In Michigan, the first official reported human case of Lyme disease was in 1985. Cases have now been reported in both the upper and lower peninsula and in most of Michigan's 83 counties. It is anticipated that the number of cases reported will continue to increase. Lyme disease is an illness caused by a spirochete bacterium. This disease is transmitted to people and animals primarily by the bite of the black-legged tick,
Lyme disease in humans is most often a mild illness mimicking a summer flu, but serious problems involving the heart, joints and nervous system may develop in some individuals.
Lyme disease in humans may progress through three stages, depending upon the individual. In stage 1, people may have any combination of the following signs and symptoms: headache, nausea, fever, spreading rash, aching joints and muscles and fatigue. These signs and symptoms may disappear altogether, or they may reoccur intermittently for several months. A characteristic red rash, called erythema migrans (EM) may appear within 3 to 32 days after a person is bitten by an infected tick. The rash is circular in shape and can attain a diameter of 2 to 20 inches. EM is not restricted to the bite site and more than one lesion may occur on the body. Up to 30% of the people who have Lyme disease do not develop EM lesions, making diagnosis more difficult.
In stage 2 (weeks to months after initial exposure to the bacterium or after the first symptoms appear), some people may develop complications involving the heart and/or nervous system. Specific disorders may include various degrees of heart block, nervous system abnormalities such as meningitis, encephalitis and facial paralysis (Bell's palsy), and other conditions involving peripheral nerves. Painful joints, tendons, or muscles may also be noted during this stage of the disease.
Arthritis is the most commonly recognized long-term sign of Lyme disease (stage 3). From one month to several years after their first symptoms appear, people may experience repeated attacks of arthritis.
Dogs, cats, cattle, horses and other domestic animals may also exhibit a variety of signs, including fever and lameness. Wild animals such as deer, raccoon and mice show no signs and apparently suffer no ill effects from the disease.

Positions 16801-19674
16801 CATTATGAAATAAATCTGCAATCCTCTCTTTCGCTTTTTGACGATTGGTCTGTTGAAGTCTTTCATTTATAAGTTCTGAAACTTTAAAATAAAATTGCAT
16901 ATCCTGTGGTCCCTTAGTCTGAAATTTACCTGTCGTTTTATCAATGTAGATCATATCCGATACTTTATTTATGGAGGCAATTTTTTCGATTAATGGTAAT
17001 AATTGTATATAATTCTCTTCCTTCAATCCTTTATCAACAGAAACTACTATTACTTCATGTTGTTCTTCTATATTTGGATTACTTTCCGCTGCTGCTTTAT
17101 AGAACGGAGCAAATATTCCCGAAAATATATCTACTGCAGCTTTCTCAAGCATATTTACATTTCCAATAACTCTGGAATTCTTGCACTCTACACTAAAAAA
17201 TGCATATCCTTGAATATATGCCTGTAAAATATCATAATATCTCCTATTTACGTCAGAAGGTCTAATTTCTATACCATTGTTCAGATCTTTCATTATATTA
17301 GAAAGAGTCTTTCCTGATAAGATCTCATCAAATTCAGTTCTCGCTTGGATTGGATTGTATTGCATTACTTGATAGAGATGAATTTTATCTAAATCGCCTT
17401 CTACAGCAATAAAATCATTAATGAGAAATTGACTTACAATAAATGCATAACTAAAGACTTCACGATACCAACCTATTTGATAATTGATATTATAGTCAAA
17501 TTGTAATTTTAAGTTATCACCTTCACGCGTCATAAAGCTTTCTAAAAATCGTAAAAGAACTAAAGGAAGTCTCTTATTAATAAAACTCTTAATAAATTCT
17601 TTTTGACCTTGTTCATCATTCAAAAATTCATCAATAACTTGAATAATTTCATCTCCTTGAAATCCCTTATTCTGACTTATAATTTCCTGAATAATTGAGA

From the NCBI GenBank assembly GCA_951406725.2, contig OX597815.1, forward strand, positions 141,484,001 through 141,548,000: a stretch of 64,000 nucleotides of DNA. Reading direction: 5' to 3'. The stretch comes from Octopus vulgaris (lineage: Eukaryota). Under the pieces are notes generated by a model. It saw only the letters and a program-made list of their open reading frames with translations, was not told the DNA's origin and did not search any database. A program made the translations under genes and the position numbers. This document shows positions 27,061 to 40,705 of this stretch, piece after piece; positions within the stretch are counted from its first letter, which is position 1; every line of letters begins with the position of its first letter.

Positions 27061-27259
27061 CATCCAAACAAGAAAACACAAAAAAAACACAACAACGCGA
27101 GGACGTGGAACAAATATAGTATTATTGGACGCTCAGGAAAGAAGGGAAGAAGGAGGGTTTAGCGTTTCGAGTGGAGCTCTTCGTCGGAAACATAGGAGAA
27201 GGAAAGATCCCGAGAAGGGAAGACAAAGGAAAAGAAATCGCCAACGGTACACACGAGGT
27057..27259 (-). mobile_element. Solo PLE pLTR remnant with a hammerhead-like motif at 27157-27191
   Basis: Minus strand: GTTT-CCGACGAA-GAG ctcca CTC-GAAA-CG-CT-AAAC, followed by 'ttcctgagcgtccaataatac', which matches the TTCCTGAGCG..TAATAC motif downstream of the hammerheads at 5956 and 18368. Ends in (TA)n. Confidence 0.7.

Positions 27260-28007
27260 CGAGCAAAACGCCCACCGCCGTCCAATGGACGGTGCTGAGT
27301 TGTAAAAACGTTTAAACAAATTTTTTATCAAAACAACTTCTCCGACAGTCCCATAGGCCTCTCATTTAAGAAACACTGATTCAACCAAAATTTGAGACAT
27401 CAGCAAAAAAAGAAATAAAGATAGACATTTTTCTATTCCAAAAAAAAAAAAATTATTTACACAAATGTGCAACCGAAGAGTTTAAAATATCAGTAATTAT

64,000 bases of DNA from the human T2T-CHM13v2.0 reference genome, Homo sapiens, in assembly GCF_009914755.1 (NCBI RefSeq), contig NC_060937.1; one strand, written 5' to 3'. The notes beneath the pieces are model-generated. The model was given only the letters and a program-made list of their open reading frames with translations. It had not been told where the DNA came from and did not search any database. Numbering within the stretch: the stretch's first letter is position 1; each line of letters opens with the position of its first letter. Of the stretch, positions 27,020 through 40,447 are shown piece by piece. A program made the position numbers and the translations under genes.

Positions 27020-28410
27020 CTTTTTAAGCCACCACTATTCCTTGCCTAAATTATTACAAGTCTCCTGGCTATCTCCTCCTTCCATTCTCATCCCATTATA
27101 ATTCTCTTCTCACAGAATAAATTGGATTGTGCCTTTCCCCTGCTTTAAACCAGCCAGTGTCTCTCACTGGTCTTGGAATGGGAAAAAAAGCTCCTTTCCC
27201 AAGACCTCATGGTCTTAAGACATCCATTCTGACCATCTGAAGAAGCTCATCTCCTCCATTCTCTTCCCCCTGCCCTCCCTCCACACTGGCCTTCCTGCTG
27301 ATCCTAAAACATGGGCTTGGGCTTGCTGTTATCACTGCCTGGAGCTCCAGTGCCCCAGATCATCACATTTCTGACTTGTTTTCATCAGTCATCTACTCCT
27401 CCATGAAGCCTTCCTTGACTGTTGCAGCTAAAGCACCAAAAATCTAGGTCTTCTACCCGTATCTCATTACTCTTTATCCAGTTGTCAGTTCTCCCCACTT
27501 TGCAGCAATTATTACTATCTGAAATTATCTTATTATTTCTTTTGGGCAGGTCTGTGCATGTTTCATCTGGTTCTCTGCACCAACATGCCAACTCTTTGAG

Diagnosis & Removal
Use fine-tipped tweezers to remove a tick. If you don't have tweezers, put on gloves or cover your hands with tissue paper, then use your fingers. Do not handle the tick with bare hands. Grab the tick as close to its mouth (the part that is stuck in your skin) as you can. The body of the tick will be above your skin.
- Do not grab the tick around its swollen belly. You could push infected fluid from the tick into your body if you squeeze it.
- Gently pull the tick straight out until its mouth lets go of your skin. Do not twist the tick. This may break off the tick's body and leave the head in your skin.
- Put the tick in a dry jar or ziplock bag and save it in the freezer for later identification if necessary.
If you find a tick embedded in your skin make sure you save it and take it with you to the doctor. Lyme disease is difficult to diagnose because the disease mimics many other diseases and there is no definitive test for it at this time. A diagnosis should be based on a history of tick bite, the presence of a circular rash, an examination by a physician for other symptoms, and laboratory tests. The most reliable indication of Lyme disease is a large circular rash (erythema migrans). If you develop any of the symptoms or recall being bitten by a tick, discuss your suspicions of Lyme disease with your physician.
Treatment and Prevention
Prompt diagnosis and treatment with antibiotics can cure the infection and prevent later complications in both humans and domestic animals. Treatment during later stages of the disease often requires more intensive antibiotic therapy.
While there is no sure way to completely eliminate the chance of contracting Lyme disease, there are several specific preventative measures one can take:
- Wear long pants tucked into boots or socks and wear long-sleeved shirts buttoned at the cuff.
- Use tick repellents containing 0.5% permethrin or mosquito repellents containing 30% DEET.
- Examine clothing, skin and pets for ticks and remove them promptly.